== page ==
• Investors can defer annuitisation by a maximum of 3 years
  • 100% withdrawal allowed if accumulated corpus on reaching 60 years is equal to or less than Rs 2 lakh

The 25 per cent withdrawal excludes contributions made by the employer as well as the gains made on the investment. So, if a person contributes Rs 5,000 a month, he can withdraw up to Rs 3 lakh from his total contribution of Rs 12 lakh in 20 years. Experts feel the withdrawal limit might be a bit on the lower side. "Twenty years from now, will the amount be sufficient for treating critical illness or higher education or marriage?" asks Manoj Nagpal, CEO, Outlook Asia Capital. However, Shukla believes the limit is beneficial as it will ensure a significant part of the corpus stays for retirement.

Withdrawals are permitted only after the completion of 10 years in the scheme and for a maximum of three times during the entire tenure of subscription with a five-year interval. Also, no withdrawal will be permitted in case the subscriber already owns - either individually or in the joint name - a residential house or flat other than ancestral property.

Investment after retirement
Earlier, the retirement age for corporate NPS investors was considered to be 60. According to the new norms, corporate NPS investors can exit at an age designated for retirement by their employers. This change is useful as several corporates have 58 as their retirement age.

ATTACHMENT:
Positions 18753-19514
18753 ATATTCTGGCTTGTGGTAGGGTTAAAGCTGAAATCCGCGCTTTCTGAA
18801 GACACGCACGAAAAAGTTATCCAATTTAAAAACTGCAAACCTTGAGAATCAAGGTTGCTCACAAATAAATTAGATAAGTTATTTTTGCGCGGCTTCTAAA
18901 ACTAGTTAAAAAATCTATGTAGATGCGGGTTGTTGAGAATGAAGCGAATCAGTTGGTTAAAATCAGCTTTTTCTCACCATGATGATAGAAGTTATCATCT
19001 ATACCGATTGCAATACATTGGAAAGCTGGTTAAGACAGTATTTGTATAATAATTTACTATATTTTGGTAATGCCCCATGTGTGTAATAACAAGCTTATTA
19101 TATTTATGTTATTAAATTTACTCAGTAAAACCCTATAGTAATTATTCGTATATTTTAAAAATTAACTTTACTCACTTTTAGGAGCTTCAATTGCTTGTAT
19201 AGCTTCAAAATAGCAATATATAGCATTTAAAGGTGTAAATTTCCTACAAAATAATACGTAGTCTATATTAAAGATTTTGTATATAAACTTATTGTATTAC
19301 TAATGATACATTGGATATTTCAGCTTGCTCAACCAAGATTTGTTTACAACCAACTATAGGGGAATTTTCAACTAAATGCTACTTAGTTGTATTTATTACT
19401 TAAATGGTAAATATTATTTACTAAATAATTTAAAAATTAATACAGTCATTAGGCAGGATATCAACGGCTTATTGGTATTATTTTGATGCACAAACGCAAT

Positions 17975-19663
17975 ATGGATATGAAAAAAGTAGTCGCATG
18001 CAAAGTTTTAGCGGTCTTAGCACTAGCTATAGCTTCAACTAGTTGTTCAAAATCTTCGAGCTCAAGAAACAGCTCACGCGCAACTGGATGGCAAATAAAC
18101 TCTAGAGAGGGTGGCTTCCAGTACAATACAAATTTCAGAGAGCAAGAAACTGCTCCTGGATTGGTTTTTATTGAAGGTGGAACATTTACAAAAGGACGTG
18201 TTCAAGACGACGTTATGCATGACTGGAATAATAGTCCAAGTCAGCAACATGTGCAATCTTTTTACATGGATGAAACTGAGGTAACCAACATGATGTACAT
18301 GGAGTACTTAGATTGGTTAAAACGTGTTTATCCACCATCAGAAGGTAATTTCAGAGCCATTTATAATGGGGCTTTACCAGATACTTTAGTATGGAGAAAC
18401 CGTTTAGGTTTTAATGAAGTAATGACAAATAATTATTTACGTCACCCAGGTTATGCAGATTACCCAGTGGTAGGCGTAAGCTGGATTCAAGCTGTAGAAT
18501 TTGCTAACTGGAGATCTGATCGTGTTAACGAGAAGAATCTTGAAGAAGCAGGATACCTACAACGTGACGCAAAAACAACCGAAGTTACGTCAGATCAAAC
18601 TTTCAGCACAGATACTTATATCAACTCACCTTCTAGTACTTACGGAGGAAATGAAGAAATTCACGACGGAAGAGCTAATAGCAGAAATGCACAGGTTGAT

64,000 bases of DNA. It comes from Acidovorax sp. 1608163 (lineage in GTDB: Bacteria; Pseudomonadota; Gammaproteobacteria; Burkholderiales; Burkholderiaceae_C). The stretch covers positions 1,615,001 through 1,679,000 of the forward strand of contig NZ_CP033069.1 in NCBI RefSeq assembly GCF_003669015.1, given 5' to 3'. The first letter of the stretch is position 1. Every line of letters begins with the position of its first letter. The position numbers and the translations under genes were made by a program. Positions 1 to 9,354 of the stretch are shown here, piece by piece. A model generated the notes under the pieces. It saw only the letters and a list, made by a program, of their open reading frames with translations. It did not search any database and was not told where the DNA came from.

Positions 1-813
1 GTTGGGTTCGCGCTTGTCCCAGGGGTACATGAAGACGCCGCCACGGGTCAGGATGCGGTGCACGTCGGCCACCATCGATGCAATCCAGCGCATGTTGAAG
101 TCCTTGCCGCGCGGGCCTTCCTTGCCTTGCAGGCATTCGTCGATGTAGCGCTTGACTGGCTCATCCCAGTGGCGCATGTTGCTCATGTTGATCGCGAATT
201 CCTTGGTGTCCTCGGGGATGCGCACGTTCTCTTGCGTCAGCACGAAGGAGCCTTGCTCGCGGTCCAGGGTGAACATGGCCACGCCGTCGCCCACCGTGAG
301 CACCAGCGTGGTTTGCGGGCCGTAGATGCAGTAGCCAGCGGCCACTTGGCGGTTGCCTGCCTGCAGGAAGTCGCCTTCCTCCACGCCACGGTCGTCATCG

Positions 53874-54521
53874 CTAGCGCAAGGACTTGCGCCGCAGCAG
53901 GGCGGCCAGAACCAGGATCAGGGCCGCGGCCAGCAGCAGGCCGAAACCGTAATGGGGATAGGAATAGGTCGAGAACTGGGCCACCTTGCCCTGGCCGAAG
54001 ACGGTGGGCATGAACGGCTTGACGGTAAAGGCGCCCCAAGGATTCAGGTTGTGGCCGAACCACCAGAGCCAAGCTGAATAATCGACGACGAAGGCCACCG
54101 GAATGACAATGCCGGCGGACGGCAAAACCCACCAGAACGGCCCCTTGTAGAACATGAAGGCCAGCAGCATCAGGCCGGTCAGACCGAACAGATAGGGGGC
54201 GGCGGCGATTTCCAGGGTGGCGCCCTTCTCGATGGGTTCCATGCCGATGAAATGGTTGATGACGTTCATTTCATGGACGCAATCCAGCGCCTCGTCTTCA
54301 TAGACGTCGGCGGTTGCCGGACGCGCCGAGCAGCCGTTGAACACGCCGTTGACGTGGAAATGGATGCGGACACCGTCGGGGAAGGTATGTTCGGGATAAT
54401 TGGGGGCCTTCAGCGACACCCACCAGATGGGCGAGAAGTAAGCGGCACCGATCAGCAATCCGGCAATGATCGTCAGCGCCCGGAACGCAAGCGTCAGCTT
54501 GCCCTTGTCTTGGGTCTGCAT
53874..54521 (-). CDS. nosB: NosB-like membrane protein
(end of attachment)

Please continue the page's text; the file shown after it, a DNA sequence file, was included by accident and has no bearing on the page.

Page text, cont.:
Earlier, the NPS account automatically went into a deferred mode at the age of 60 if the lump-sum amount was not withdrawn. Under the new norms, the account is deferred only if the subscriber intimates his or her intention to do so in writing in the specified form at least 15 days before retirement. The big positive now is that in addition to the deferment, NPS investors will be able to make fresh contributions till the age of 70. Earlier, even if you deferred the account, you could not make further contributions. "Now that contributions are allowed till the age of 70, those working beyond 60 years can continue to avail of the tax benefit," says Shukla. Currently, an investment of Rs 1.5 lakh in NPS qualifies for tax deduction under section 80C. The 2015-16 Budget has also allowed an additional tax exemption of Rs 50,000 under Section 80CCD.